05 JUL 2012 General News

Russia's Morgunov looking forward to getting his feet in the sand in Barcelona

Sergey Morgunov sailing to the 2011 European Junior title in Tallinn (Mark Shearman)Sergey Morgunov sailing to the 2011 European Junior title in Tallinn (Mark Shearman) © Copyright
Long jumper Sergey Morgunov created a sensation at the Russian Junior Championships in Cheboksary last month when he flew out to a World junior record of 8.35m.

The teenager from Rostov beat the longest standing World junior record on the books by one centimetre, which previously belonged to the United States' Randy Williams since the 1972 Olympic Games in Munich, and he also equalled the best senior mark in the world this year.

He will go to next weeks' IAAF World Junior Championships as the inevitable favourite and, in addition to his record, he will be looking to add to his gold medal collection from major championships which was started when he won at the European Athletics Junior Championships in the Estonian capital Tallinn last summer.

Distance disbelief

"I still cannot believe that I jumped that far (in Cheboksary). After my jump, which came in the sixth round of the competition, it didn't feel like a big dig distance. I had already jumped eight metres or more three times in the competition but when I saw the numbers go up on the scoreboard, I was stunned and amazed,” reflected Morgunov.

“At first it didn't register though; I'd forgotten what the World record was as my goal at the championships was just to try for the Russian junior record which then belonged to Aleksandr Menkov with 8.16m. I knew I was in good shape and I knew what I was capable of after what I had done in Tallinn.”

At the European Athletics Junior Championships last summer, Morgunov showed his competitive mettle by setting a personal best of 8.10m with his fifth attempt to go into the lead ahead of the final round.

Poland’s Tomasz Jaszczuk - who had lead earlier in the competition with his third round 8.01m – then went out to 8.11m with his last effort, to put the pressure on his Russian rival. However, Morgunov responded magnificently with the very last jump of the competition to jump a wind-assisted 8.18m to snatch back the gold medal.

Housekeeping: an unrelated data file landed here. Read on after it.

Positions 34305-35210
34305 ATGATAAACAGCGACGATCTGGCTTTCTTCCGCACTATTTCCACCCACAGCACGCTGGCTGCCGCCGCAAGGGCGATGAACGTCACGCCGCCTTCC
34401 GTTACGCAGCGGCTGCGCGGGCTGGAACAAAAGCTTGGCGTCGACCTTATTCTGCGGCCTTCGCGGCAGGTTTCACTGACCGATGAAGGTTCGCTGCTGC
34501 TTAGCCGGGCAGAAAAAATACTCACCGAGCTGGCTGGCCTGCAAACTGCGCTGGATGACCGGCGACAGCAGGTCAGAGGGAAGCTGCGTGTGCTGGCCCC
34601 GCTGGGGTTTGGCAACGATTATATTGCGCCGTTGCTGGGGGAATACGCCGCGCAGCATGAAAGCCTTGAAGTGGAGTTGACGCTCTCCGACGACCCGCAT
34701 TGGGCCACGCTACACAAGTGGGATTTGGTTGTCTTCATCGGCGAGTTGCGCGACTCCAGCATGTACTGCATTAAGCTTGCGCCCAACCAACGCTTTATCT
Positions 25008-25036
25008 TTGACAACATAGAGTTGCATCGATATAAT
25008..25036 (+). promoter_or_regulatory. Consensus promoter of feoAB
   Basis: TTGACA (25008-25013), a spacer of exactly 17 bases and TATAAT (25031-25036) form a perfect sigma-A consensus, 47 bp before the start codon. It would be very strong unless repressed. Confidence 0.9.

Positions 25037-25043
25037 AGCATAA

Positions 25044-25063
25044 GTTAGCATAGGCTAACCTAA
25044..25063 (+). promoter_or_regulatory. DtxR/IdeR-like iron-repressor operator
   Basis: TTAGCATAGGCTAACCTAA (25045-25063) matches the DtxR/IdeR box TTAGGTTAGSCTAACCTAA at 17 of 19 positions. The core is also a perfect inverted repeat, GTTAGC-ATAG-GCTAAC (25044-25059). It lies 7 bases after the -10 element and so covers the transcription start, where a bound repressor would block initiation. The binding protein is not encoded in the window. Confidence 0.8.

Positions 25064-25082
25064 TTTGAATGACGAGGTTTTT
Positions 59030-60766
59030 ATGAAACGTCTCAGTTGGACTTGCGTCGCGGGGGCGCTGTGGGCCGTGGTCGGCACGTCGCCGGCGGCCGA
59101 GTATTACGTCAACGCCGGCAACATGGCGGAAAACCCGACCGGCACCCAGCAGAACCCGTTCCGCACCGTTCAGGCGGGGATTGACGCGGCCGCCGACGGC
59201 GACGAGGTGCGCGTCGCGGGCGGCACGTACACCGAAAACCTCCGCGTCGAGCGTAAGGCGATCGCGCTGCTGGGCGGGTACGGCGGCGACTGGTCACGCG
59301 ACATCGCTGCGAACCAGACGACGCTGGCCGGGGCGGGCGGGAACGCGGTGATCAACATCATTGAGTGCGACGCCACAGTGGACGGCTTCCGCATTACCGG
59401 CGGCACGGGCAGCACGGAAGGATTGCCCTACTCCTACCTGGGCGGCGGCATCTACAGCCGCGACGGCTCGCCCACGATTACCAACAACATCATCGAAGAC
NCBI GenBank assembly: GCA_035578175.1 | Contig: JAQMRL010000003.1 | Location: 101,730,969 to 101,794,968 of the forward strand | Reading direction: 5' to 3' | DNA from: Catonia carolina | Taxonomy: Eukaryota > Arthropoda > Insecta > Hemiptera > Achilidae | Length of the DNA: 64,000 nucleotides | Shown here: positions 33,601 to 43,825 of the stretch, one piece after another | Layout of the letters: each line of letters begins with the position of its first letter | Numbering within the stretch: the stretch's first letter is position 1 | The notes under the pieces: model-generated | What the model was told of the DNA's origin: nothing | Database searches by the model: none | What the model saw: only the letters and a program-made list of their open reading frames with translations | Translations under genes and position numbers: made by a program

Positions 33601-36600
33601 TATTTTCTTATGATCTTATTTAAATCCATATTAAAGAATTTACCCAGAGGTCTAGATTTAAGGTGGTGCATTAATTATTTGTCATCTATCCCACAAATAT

“I knew after my last jump (in Cheboksary) that I'd done a Russian junior record, finally. I had beaten Menkov's mark before but with wind-assistance. However, it was only when I was gathering my things up after the competition that it dawned on me, that I'd made the World junior record; then I just sat down on the bench and thought: 'What have I done?'” added Morgunov.

Training since Tallinn

“The year since I won in Tallinn last summer has been very eventful, in terms of competitions, training camps and, of course, my studies.” he explained.

“I've spent lots of time with my coach (Nickolai Mishchenko) analysing my training, watching videos of my jumps and making corrections. Luckily, I didn’t have any injuries and I've been very fortunate not to have really had any injury problems during my career, just one small problem with my foot a few months before Tallinn.”

Morgunov knows that although he is the only junior over eight metres this year, and by a very long way, he will have to keep looking over his shoulder.

China's 17-year-old Lin Qing, the 2011 IAAF World Youth Championships gold medallist, impressed when he set a personal best of 7.96m to win the Asian Junior Championships in Sri Lanka last month while the American pair of Jarrett Samuels and Jarrion Lawson have also posted long marks in good competitions on the other side of the Atlantic this summer.

“I often look through IAAF lists in my age category so I know how my rivals are doing during the season. It is interesting: some guys disappear but, at the same time, a lot of new names show up.

“I’m not focusing on certain rivals as I realized that competitions are always very unpredictable. Last year’s European Athletics Junior Championships proved this once more but I can’t say that at this moment I feel a lot of pressure on myself.

Catalan cuisine and culture

“However, I have the advantage of having been to the European Athletics Junior Championships and before that the Youth Olympic Games. International competition experience definitely helps. You learn how to feel comfortable in any circumstances, you know what to take with you.

Among the other things that Morgunov plans pack in his bag and to take with him to Barcelona, although they will not necessarily be seen in the Montjuic Olympic Stadium, are his camera and swimming gear.

“I’ve never been to Barcelona before but I recently looked through some pictures. I’d love to visit Sagrada Familia or to go for a swim in the sea and to taste the local cuisine, to do some shopping and just to feel the warm atmosphere of this city,” added Morgunov, relishing the prospect of his trip to the Catalan city for more than just a chance to be the first Russian male long jumper to win a global title.

Phil Minshull for the IAAF (with thanks to Elena Dyachkova at the All-Russia Athletic Federation for her help)